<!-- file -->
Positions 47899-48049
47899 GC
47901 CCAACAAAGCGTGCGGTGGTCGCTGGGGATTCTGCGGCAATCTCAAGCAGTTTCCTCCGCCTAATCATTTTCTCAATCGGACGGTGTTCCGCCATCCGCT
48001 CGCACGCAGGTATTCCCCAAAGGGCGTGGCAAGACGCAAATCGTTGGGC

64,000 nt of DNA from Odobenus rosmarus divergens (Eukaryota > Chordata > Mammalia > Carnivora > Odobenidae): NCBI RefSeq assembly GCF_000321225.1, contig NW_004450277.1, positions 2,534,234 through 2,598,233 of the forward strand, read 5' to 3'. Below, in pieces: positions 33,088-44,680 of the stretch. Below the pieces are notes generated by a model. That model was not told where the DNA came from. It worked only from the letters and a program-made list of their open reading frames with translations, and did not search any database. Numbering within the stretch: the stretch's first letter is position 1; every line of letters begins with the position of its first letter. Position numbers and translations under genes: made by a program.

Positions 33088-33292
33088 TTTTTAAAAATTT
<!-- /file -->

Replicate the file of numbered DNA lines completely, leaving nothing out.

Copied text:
Positions 47899-48049
47899 GC
47901 CCAACAAAGCGTGCGGTGGTCGCTGGGGATTCTGCGGCAATCTCAAGCAGTTTCCTCCGCCTAATCATTTTCTCAATCGGACGGTGTTCCGCCATCCGCT
48001 CGCACGCAGGTATTCCCCAAAGGGCGTGGCAAGACGCAAATCGTTGGGC

64,000 nt of DNA from Odobenus rosmarus divergens (Eukaryota > Chordata > Mammalia > Carnivora > Odobenidae): NCBI RefSeq assembly GCF_000321225.1, contig NW_004450277.1, positions 2,534,234 through 2,598,233 of the forward strand, read 5' to 3'. Below, in pieces: positions 33,088-44,680 of the stretch. Below the pieces are notes generated by a model. That model was not told where the DNA came from. It worked only from the letters and a program-made list of their open reading frames with translations, and did not search any database. Numbering within the stretch: the stretch's first letter is position 1; every line of letters begins with the position of its first letter. Position numbers and translations under genes: made by a program.

Positions 33088-33292
33088 TTTTTAAAAATTT